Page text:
When it comes to customer service, everybody appreciates a first time, single contact resolution – the customer asks their question, and they get their answer on the spot. However, not every inquiry can be resolved so easily. Often, a customer’s question or complaint will require follow-up from the agent. Maybe the customer service representative has to contact the billing department to get insight on a payment error. Or, they need to involve a supervisor to figure out the best way to remedy a promise that was never delivered.
For any issue that can’t be resolved then and there, a support ticket system is crucial.
Ticketing is the process of tracking customer queries – from first contact all the way through to resolution. A ticket is simply a unique, trackable identifier – think of it as a file folder you would use to organize, share, and track a physical document within your team.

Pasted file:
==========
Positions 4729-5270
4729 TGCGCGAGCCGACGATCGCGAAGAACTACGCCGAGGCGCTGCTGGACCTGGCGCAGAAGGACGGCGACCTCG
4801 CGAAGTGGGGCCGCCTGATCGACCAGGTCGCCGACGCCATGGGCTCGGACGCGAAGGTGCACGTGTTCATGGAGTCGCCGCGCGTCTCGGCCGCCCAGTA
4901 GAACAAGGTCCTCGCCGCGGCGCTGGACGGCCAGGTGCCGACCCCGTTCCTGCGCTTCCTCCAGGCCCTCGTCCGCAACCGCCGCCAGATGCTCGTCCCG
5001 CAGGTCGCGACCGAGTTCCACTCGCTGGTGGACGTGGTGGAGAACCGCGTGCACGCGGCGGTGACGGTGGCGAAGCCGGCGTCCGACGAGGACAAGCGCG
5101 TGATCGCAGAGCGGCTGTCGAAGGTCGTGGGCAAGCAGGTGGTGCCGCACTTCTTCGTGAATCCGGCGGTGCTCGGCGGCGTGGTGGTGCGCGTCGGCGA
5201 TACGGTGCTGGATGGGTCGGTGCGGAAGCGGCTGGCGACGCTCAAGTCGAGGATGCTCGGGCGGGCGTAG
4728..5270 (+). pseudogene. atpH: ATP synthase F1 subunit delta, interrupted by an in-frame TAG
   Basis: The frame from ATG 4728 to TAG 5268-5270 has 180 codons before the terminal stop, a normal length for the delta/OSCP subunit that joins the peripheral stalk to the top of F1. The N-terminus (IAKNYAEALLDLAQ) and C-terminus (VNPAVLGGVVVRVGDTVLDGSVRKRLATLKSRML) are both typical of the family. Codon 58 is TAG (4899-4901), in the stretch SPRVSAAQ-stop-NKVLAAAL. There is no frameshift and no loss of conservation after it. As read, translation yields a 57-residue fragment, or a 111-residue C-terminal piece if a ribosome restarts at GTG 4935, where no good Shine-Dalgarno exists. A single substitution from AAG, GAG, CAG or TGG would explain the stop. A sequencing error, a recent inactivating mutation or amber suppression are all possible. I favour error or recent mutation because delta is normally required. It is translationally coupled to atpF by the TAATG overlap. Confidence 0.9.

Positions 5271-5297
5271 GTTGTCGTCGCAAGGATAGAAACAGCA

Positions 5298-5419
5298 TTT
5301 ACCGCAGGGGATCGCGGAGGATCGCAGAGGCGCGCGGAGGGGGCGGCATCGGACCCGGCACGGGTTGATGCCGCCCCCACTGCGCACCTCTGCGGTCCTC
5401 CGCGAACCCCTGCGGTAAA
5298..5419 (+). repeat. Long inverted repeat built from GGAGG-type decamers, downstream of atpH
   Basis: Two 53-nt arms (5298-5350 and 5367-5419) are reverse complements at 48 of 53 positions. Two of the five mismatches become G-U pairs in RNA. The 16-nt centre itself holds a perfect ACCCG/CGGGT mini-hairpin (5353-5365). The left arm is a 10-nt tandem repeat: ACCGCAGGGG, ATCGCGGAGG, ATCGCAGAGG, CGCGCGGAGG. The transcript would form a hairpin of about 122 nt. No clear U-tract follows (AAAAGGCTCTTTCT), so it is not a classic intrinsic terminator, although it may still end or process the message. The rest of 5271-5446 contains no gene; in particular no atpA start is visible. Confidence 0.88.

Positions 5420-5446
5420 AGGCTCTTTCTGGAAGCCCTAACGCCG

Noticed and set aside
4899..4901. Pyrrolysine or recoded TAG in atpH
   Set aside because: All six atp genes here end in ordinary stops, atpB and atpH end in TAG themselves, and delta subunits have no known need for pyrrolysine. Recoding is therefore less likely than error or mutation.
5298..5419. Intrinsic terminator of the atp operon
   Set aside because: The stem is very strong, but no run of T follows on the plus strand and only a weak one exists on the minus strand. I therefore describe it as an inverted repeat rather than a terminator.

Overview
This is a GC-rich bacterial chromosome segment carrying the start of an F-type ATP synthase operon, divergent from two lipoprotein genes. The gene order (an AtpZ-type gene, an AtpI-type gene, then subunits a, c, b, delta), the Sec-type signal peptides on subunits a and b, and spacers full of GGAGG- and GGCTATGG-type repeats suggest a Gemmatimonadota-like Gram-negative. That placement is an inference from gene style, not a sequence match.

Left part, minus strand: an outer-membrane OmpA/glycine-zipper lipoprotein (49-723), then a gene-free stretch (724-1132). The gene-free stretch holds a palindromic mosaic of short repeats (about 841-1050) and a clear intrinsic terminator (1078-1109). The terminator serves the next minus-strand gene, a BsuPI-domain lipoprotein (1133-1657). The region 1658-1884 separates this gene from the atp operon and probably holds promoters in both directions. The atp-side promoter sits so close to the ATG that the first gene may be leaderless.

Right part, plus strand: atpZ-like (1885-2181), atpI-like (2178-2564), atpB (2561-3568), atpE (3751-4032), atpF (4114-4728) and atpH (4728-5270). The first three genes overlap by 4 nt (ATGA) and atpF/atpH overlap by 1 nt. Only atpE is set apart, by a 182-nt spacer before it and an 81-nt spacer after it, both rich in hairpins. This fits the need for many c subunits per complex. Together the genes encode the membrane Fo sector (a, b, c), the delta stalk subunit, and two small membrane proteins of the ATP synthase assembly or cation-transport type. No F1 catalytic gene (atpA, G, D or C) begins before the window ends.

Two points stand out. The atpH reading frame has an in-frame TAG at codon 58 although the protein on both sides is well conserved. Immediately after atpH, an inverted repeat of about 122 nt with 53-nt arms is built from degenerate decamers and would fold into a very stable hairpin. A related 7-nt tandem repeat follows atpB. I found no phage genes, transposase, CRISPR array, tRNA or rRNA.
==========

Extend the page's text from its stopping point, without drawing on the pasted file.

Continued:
With a support ticket system in place, each new query creates a new ticket. This ticket can then be tagged according to the type of issue, their channel of origin, and custom factors such as urgency level. They can also be sorted according to status to make sure that unresolved queries aren’t forgotten about, and so that agents know where to prioritize their time. Agents can also merge two tickets if they deal with the same issue for the same customer, to keep things neat and tidy.
Once an agent fully addresses the ticket, the agent marks it as ‘Resolved’. With an omnichannel ticketing system, agents can create tickets from conversations on any supported digital channel and reference past inquiries in a centralized database, giving them the tools and context they need to provide a seamless customer experience.
Customer service teams can expect the following benefits when using a ticketing system:
1. Faster response time
Ticketing systems can automatically distribute queries to the agent or department best suited to handle them, leading to a quicker first response time (FRT) – the pinnacle of great customer support. Comm100 tagging and filtering helps you quickly sort through your support queue and establish better resolution workflows. A more organized agent is a more productive agent!